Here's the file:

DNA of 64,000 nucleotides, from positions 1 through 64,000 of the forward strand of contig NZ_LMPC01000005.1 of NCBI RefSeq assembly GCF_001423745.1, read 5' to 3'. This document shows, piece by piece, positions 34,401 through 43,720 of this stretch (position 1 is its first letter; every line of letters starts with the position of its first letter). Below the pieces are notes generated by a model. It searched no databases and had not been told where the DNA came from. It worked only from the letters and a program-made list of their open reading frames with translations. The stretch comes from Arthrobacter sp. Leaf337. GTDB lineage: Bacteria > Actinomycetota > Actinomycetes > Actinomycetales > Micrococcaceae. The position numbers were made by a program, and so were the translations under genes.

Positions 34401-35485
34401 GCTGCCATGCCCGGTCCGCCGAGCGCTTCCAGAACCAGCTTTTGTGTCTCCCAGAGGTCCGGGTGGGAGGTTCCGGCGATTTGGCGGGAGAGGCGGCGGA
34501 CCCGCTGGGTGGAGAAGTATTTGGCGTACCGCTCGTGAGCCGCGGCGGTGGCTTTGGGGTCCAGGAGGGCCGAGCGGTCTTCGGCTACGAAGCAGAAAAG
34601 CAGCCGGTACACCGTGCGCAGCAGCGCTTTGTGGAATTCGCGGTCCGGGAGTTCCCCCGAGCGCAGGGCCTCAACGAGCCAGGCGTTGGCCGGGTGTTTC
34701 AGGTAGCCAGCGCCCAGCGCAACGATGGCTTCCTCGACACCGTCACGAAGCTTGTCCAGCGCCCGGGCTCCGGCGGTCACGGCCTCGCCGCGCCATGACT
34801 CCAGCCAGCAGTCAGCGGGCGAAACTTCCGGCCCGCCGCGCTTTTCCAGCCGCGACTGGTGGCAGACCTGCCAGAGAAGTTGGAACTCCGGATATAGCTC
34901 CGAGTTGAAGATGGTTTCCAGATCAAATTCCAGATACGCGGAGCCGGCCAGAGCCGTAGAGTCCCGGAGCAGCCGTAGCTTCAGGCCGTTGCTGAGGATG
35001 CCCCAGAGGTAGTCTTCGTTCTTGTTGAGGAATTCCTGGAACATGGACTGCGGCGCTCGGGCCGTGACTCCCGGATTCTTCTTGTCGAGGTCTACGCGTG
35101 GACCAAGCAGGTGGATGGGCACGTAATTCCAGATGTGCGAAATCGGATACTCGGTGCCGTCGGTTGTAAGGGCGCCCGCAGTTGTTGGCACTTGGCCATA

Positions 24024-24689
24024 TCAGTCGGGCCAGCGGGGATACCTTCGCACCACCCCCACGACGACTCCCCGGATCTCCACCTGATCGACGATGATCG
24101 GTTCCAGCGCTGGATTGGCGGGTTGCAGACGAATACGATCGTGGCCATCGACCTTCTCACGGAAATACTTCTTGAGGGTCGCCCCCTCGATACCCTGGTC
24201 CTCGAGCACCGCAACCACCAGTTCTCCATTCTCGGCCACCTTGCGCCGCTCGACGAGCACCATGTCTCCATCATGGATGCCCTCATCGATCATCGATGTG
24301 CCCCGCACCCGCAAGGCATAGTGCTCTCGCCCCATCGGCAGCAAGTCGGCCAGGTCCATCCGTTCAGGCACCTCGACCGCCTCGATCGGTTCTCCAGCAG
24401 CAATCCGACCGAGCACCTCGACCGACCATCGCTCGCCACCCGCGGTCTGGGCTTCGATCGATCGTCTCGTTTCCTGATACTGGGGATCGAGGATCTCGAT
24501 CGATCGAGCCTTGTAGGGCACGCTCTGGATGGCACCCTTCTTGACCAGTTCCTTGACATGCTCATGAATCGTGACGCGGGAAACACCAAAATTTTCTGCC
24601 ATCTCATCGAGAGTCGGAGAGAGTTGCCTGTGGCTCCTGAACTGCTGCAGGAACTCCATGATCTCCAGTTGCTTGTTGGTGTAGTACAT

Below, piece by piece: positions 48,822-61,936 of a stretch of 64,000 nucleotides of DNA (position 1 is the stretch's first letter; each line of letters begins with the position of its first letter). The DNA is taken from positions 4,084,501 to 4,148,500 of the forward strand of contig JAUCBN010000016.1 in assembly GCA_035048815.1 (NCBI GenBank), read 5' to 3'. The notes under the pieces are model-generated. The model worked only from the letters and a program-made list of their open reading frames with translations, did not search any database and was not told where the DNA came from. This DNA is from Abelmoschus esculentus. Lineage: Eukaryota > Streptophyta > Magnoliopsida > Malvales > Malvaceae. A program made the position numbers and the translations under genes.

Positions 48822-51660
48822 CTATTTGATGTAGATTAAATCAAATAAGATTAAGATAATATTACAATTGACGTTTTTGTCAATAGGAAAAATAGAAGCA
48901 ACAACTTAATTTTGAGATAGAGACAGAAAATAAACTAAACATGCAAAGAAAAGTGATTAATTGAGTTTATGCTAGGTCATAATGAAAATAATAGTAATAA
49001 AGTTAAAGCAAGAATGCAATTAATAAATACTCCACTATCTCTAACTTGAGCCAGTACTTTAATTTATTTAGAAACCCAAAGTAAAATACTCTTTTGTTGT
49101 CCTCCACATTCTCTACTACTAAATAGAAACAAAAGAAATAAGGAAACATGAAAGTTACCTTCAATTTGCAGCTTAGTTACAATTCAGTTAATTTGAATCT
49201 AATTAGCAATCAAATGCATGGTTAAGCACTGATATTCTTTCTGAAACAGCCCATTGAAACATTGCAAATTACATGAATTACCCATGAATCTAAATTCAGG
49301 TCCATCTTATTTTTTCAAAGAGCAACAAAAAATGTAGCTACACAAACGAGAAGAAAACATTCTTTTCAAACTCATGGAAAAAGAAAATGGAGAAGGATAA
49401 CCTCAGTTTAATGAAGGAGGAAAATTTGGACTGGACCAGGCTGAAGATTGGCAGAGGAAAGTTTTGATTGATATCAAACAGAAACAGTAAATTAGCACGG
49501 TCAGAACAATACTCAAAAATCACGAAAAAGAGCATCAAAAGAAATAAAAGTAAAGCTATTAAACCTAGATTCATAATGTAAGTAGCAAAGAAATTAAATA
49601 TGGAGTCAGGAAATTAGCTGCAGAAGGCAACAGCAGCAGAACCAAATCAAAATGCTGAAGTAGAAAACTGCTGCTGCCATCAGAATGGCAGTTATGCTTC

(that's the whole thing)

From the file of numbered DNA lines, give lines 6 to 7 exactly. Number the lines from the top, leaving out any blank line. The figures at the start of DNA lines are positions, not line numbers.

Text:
34701 AGGTAGCCAGCGCCCAGCGCAACGATGGCTTCCTCGACACCGTCACGAAGCTTGTCCAGCGCCCGGGCTCCGGCGGTCACGGCCTCGCCGCGCCATGACT
34801 CCAGCCAGCAGTCAGCGGGCGAAACTTCCGGCCCGCCGCGCTTTTCCAGCCGCGACTGGTGGCAGACCTGCCAGAGAAGTTGGAACTCCGGATATAGCTC